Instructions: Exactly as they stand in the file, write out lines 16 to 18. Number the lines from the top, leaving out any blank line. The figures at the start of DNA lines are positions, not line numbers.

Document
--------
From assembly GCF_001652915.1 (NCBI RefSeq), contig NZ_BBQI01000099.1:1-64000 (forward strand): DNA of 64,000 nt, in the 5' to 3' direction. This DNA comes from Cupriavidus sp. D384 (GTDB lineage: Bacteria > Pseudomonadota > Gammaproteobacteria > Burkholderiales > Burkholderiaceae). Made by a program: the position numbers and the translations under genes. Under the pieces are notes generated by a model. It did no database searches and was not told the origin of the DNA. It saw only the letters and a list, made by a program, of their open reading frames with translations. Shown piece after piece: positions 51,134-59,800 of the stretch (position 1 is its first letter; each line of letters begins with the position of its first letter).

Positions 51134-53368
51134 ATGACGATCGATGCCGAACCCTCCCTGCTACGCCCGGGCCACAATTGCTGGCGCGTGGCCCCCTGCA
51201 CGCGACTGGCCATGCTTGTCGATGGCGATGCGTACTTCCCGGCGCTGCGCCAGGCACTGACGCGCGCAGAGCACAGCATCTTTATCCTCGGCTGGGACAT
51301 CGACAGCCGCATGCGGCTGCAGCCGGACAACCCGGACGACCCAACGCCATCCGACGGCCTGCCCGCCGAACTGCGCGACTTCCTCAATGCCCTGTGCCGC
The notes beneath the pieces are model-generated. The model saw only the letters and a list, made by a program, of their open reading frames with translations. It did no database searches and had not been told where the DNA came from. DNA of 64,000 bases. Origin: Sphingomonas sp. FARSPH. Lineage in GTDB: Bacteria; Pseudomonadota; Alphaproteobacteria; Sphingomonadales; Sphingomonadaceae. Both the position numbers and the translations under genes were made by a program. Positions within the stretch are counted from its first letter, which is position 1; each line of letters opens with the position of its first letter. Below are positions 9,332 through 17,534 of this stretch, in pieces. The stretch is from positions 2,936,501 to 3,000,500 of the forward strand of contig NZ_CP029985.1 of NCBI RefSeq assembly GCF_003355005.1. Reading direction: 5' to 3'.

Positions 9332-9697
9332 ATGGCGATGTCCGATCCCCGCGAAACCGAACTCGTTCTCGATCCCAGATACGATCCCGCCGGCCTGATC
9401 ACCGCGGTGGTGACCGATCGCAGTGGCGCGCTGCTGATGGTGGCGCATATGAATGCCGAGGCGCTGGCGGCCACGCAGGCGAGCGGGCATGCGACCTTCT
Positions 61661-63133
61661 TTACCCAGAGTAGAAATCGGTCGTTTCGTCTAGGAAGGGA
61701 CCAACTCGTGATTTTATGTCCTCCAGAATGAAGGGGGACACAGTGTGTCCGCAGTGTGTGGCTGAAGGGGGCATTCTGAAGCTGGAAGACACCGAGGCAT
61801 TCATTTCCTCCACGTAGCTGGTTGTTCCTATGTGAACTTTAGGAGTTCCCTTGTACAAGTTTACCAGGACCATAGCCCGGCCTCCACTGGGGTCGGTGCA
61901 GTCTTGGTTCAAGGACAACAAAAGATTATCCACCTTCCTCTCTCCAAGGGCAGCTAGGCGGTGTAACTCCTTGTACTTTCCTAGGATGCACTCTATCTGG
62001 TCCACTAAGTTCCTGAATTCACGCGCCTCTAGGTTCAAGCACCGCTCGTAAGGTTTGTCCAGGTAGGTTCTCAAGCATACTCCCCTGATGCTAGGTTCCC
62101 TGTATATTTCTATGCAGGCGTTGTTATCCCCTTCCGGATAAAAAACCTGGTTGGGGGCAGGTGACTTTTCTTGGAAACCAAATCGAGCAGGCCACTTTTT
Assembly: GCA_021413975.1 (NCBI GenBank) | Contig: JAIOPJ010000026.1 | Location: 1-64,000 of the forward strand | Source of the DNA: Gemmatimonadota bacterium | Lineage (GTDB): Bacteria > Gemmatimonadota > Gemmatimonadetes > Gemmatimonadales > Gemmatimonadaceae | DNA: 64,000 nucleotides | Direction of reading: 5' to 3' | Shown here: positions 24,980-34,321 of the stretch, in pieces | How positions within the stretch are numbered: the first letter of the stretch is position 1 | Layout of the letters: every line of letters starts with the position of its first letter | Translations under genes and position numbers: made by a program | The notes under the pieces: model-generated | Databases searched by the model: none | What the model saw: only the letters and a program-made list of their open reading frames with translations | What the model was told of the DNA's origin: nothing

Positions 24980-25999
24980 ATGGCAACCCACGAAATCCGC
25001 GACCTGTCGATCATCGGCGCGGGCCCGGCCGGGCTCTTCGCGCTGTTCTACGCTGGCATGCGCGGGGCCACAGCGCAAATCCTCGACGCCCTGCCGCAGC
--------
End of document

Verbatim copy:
62101 TGTATATTTCTATGCAGGCGTTGTTATCCCCTTCCGGATAAAAAACCTGGTTGGGGGCAGGTGACTTTTCTTGGAAACCAAATCGAGCAGGCCACTTTTT
Assembly: GCA_021413975.1 (NCBI GenBank) | Contig: JAIOPJ010000026.1 | Location: 1-64,000 of the forward strand | Source of the DNA: Gemmatimonadota bacterium | Lineage (GTDB): Bacteria > Gemmatimonadota > Gemmatimonadetes > Gemmatimonadales > Gemmatimonadaceae | DNA: 64,000 nucleotides | Direction of reading: 5' to 3' | Shown here: positions 24,980-34,321 of the stretch, in pieces | How positions within the stretch are numbered: the first letter of the stretch is position 1 | Layout of the letters: every line of letters starts with the position of its first letter | Translations under genes and position numbers: made by a program | The notes under the pieces: model-generated | Databases searched by the model: none | What the model saw: only the letters and a program-made list of their open reading frames with translations | What the model was told of the DNA's origin: nothing

Positions 24980-25999